When you get your wisdom teeth removed, it doesn’t have to be an overly stressful experience – even though it’s painful. But it really does help to know what to expect when it comes to certain things. Wisdom teeth stitches and gauze are just one of those things.
Keep reading – we’ll go over what to expect with your stitches and gauze. What post-operative care is important to keep you from infection? Here’s how to avoid extra trips back to the doctor.
Wisdom Teeth Stitches and Gauze Procedure
Following oral surgery, you need to change your gauze every 30-60 minutes for the first couple of hours after surgery. After that point:
- Keep steady pressure on the gauze
- Keep your head elevated
- Do not sleep with gauze in your mouth
You only need gauze if the site is bleeding or oozing, and it can take up to eight hours for the blood to clot.
If bleeding continues, bite gently on a moistened tea bag for thirty minutes. The tannic acid from the tea leaves helps form a clot by contracting bleeding vessels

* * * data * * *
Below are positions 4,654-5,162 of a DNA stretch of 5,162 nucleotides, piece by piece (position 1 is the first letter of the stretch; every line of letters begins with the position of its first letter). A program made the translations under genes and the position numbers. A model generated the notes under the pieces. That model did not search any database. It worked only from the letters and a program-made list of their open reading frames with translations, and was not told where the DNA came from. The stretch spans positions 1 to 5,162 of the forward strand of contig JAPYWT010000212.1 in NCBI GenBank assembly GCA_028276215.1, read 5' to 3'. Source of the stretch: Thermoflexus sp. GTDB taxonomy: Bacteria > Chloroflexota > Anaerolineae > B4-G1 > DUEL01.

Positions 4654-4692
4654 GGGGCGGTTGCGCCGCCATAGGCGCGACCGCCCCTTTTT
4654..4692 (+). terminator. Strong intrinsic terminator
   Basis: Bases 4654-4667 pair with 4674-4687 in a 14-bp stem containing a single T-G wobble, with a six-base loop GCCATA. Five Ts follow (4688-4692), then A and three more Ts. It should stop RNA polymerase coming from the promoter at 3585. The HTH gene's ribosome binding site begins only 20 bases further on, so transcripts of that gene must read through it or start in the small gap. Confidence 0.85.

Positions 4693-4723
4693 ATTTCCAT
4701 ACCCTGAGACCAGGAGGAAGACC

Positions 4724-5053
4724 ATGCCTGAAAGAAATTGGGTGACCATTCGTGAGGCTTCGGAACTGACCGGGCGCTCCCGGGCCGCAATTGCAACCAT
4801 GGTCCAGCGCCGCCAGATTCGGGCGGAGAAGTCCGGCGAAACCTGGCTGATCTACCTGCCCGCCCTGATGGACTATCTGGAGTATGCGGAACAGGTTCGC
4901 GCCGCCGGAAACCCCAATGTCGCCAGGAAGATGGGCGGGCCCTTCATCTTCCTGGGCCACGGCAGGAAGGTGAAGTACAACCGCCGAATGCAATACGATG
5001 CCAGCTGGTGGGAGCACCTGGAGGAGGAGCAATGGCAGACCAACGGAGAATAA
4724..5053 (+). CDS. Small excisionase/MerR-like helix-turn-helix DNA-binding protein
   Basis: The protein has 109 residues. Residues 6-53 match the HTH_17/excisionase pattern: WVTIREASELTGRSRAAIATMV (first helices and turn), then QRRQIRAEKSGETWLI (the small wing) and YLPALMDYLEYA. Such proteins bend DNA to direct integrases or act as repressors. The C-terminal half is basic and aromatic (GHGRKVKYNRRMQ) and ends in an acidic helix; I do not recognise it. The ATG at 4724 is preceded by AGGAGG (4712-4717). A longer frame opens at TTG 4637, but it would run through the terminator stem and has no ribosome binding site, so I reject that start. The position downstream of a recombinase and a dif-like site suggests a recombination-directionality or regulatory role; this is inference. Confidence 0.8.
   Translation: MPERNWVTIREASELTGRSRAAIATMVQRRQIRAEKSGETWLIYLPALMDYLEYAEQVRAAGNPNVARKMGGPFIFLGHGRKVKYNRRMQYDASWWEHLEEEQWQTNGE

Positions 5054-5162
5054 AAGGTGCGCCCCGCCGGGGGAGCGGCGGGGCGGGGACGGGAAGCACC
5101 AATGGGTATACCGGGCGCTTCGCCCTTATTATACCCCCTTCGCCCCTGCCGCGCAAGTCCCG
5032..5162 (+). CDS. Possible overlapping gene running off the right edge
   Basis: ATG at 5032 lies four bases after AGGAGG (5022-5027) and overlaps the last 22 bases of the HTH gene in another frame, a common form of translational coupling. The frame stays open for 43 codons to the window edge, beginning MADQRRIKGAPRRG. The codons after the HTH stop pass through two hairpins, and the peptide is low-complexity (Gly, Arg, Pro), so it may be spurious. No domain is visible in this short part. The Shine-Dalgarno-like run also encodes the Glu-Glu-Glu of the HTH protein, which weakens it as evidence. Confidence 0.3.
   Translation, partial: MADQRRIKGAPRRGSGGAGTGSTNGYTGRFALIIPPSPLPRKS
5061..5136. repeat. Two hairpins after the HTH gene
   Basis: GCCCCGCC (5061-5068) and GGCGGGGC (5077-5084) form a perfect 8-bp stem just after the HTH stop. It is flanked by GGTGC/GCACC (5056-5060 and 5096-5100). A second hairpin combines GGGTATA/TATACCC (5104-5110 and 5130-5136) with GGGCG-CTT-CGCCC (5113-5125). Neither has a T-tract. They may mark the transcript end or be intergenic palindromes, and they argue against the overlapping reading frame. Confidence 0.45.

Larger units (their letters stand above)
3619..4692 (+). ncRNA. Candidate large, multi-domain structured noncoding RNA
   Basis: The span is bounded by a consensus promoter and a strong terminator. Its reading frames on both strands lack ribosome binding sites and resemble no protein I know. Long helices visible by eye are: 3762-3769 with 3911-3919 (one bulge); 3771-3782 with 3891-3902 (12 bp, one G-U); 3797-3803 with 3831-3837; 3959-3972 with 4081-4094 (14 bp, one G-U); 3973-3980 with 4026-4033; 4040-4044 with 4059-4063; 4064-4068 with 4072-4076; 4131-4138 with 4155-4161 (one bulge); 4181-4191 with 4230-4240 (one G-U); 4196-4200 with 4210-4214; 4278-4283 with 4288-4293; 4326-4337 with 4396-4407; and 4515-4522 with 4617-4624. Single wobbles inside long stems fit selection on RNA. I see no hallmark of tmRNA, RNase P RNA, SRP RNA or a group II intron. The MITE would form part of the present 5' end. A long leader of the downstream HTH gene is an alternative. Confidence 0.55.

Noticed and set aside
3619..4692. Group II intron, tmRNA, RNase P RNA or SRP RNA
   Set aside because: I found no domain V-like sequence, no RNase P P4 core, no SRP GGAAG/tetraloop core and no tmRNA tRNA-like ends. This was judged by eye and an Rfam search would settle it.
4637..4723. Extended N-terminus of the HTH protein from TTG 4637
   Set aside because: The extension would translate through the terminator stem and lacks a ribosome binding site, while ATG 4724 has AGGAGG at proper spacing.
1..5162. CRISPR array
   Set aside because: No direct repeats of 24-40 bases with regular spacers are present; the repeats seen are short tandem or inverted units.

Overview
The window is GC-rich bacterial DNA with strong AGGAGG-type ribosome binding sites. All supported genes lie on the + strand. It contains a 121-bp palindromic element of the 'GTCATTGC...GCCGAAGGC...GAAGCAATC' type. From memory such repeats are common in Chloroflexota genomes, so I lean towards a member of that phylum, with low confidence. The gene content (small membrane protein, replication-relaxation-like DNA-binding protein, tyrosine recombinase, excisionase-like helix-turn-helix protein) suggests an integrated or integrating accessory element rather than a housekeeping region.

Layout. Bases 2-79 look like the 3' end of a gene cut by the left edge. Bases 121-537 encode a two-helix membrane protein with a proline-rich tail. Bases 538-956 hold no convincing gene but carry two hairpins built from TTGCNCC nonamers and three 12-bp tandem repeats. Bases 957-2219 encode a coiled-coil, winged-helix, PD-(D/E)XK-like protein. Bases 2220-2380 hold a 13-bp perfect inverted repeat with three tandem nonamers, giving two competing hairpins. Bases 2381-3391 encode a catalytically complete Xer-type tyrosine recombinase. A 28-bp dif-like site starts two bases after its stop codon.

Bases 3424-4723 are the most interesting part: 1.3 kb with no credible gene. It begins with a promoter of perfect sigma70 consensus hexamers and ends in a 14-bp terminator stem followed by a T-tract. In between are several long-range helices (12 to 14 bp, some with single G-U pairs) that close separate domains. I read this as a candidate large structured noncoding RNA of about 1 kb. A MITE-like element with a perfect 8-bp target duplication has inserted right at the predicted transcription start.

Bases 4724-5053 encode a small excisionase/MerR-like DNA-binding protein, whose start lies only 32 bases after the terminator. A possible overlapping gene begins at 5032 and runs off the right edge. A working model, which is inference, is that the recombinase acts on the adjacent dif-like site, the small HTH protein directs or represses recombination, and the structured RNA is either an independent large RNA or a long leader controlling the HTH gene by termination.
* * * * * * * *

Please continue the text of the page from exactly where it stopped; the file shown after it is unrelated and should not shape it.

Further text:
When it comes to stitches, most doctors will use more than are needed as a precaution. Stitches can loosen due to eating, talking, etc. There is no reason to worry if they fall out – so long as there isn’t increased bleeding. Absorbable stitches, or sutures, as they are called, vary in type. Some can dissolve in 10 days, and others can take up to six months to fully dissolve.
- Don’t pull your stitches out yourself
- Keep your mouth clean and as dry as possible around the incision area
- Don’t eat hard, chewy foods or use straws, etc.
- Be sure to let your surgeon know if you are having problems or concerns
The good thing about absorbable stitches is that they’re usually worry-free. However, it’s good to pay attention regardless. Here are a few signs to watch out for and to let your surgeon know about:
- Pain that won’t subside with painkillers
- A swollen incision area
- Fluid excretion from the incision area
- Irritation around the incision area
These can be signs that your incision is not healing properly and there may be an infection. Don’t wait! Give your surgeon a call right away to get any problems addressed.